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How can I stress test apache tomcat app?
I tried using jmeter but will get error from jmeter after a certain number:

java.net.ConnectException: Connection timed out: connect
        at java.net.PlainSocketImpl.socketConnect(Native Method)
        at java.net.PlainSocketImpl.doConnect(Unknown Source)
        at java.net.PlainSocketImpl.connectToAddress(Unknown Source)
        at java.net.PlainSocketImpl.connect(Unknown Source)
        at java.net.SocksSocketImpl.connect(Unknown Source)
        at java.net.Socket.connect(Unknown Source)
        at java.net.Socket.connect(Unknown Source)
        at sun.net.NetworkClient.doConnect(Unknown Source)
        at sun.net.www.http.HttpClient.openServer(Unknown Source)
        at sun.net.www.http.HttpClient.openServer(Unknown Source)
        at sun.net.www.http.HttpClient.<init>(Unknown Source)
        at sun.net.www.http.HttpClient.New(Unknown Source)
        at sun.net.www.http.HttpClient.New(Unknown Source)
        at sun.net.www.protocol.http.HttpURLConnection.getNewHttpClient(Unknown Source)
        at sun.net.www.protocol.http.HttpURLConnection.plainConnect(Unknown Source)
        at sun.net.www.protocol.http.HttpURLConnection.connect(Unknown Source)
        at org.apache.jmeter.protocol.http.sampler.HTTPJavaImpl.sample(HTTPJavaImpl.java:479)
        at org.apache.jmeter.protocol.http.sampler.HTTPSamplerProxy.sample(HTTPSamplerProxy.java:62)
        at org.apache.jmeter.protocol.http.sampler.HTTPSamplerBase.sample(HTTPSamplerBase.java:1054)
        at org.apache.jmeter.protocol.http.sampler.HTTPSamplerBase.sample(HTTPSamplerBase.java:1043)
        at org.apache.jmeter.threads.JMeterThread.process_sampler(JMeterThread.java:416)
        at org.apache.jmeter.threads.JMeterThread.run(JMeterThread.java:271)
        at java.lang.Thread.run(Unknown Source)
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3 Answers 3

That message shows that JMeter attempted to connect to your app but was unable to. This usually means that Tomcat has stopped responding to requests because you have hit some limit. There are limits on the number of threads that Tomcat starts to handle requests as well as limitations imposed by the Java VM that can stop requests from being handled (it is most likely to be the former).

JMeter is one of the best tools I've found to perform the actual stressing of the app however you may also find Java Melody an invaluable tool to use in concert with JMeter. It can provide a deeper view of what your app is doing (i.e. how much memory it is using, response time for different pages, how often garbage collection is kicking in etc.). And it has lots of pretty graphs.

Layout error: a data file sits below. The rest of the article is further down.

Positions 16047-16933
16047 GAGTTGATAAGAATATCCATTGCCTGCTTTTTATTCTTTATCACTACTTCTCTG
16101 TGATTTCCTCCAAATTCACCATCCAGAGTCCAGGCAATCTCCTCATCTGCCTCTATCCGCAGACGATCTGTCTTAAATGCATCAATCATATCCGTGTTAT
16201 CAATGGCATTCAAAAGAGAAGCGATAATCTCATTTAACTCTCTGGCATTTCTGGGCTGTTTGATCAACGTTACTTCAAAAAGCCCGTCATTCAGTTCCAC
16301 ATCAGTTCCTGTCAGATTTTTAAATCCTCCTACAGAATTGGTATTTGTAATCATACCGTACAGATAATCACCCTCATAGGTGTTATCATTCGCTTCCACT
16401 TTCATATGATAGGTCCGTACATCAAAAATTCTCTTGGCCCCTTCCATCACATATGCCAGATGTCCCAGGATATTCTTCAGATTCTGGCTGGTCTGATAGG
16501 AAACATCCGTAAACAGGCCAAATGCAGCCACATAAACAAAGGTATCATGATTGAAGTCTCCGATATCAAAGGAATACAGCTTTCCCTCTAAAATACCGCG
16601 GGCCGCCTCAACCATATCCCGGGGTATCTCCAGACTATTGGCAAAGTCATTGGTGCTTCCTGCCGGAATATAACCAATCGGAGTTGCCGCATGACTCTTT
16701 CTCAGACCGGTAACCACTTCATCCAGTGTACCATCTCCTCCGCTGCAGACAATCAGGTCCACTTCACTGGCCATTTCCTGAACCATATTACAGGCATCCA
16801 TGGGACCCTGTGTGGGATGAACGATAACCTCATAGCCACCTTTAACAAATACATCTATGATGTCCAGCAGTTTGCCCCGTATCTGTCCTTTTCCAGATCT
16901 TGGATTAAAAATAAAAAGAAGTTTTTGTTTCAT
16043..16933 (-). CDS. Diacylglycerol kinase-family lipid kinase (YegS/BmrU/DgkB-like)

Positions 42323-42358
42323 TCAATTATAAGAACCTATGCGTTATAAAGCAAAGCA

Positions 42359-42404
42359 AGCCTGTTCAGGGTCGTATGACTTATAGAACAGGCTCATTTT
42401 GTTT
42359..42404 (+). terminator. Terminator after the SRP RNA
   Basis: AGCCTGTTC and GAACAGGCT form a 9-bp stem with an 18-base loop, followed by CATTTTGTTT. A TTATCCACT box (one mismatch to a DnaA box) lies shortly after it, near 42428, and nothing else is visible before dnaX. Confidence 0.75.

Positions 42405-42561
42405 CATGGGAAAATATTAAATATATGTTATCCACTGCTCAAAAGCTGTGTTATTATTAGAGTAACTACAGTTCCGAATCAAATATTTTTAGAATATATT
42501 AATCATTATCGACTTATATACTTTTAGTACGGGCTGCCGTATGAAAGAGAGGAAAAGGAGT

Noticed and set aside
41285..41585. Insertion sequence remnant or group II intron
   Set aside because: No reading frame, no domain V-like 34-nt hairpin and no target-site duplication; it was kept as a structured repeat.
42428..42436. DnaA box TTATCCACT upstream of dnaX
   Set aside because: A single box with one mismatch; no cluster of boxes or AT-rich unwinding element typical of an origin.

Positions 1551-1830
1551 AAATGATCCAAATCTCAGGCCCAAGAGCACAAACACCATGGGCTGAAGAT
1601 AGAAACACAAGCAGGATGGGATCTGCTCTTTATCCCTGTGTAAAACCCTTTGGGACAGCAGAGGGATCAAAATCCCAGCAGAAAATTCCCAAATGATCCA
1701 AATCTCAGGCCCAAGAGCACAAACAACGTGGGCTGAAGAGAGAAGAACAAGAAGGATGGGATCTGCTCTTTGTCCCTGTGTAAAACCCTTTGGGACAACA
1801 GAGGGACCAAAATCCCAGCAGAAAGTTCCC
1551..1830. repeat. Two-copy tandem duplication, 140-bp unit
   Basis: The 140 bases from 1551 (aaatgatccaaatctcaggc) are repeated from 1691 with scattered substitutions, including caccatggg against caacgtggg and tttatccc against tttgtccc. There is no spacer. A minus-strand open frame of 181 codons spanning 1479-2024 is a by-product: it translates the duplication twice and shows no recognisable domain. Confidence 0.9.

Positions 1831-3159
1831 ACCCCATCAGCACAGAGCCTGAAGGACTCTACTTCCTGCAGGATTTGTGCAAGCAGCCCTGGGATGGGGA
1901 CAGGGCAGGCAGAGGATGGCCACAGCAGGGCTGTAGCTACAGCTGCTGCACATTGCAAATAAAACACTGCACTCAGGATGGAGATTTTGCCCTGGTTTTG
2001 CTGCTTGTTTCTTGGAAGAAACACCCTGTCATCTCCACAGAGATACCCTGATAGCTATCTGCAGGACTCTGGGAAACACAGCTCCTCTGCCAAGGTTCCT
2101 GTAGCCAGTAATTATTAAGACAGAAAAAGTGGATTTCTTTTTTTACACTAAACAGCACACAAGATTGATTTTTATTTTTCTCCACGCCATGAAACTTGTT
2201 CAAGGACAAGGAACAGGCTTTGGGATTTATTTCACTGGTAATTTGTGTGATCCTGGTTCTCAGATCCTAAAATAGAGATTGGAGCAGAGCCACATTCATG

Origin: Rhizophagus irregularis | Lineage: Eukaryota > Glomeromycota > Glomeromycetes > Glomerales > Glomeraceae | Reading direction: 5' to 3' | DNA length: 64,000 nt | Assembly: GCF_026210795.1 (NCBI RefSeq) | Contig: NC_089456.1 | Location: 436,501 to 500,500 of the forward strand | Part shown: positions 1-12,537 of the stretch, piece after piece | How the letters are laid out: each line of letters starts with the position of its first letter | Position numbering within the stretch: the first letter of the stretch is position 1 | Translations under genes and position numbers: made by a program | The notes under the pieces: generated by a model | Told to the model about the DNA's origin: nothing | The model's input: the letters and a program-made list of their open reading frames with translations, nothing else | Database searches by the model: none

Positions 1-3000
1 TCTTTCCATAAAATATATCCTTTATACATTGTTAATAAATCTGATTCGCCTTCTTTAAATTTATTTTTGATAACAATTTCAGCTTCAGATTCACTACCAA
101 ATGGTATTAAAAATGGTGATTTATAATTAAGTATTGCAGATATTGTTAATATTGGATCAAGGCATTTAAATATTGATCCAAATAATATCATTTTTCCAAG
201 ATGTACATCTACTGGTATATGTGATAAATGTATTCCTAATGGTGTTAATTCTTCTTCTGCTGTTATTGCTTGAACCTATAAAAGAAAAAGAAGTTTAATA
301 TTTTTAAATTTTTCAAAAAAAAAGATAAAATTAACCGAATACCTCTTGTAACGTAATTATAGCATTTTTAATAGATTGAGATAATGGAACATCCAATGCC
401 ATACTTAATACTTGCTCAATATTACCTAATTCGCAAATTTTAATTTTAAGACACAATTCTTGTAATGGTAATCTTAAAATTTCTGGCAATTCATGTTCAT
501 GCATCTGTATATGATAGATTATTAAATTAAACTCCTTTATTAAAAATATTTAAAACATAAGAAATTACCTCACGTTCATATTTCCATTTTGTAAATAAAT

You should also check out this to give you pointers when it comes to tuning tomcat (coupled with the official docs to make sure certain things are still valid or applicable in your situation).

If this is to be a heavily used system I would also consider installing the Apache Native Libraries (Tomcat will prompt you in the logs when you start it up). Test your app before and after and see whether they help (they code certain parts of Tomcat in C rather than Java to provide a performance boost. Most notably the actual connection handling part and certain crypto functions).

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How high is that number?
Can you tell us more about the application that goes on top?
How serious deployment are you planing?

If you're on Windows XP there's something called half-open connection limit, which has caused problems in the past. It's similar to your case, everything works fine until it reaches a certain number of parallel connections.
Here's how I fixed that problem.

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I would read that as already a test, but one that failed!

Alternative tools are apache bench, or just wget in spider mode.

Or more sophisticated tools like HP Load Runner or quick test pro.

the tomcat manual has the follow to say about maximum simultaneous requests, so you might have to tune the system to reach your requiements;

At server startup time, this Connector will create a number of request processing threads (based on the value configured for the minSpareThreads attribute). Each incoming request requires a thread for the duration of that request. If more simultaneous requests are received than can be handled by the currently available request processing threads, additional threads will be created up to the configured maximum (the value of the maxThreads attribute). If still more simultaneous requests are received, they are stacked up inside the server socket created by the Connector, up to the configured maximum (the value of the acceptCount attribute. Any further simultaneous requests will receive "connection refused" errors, until resources are available to process them.

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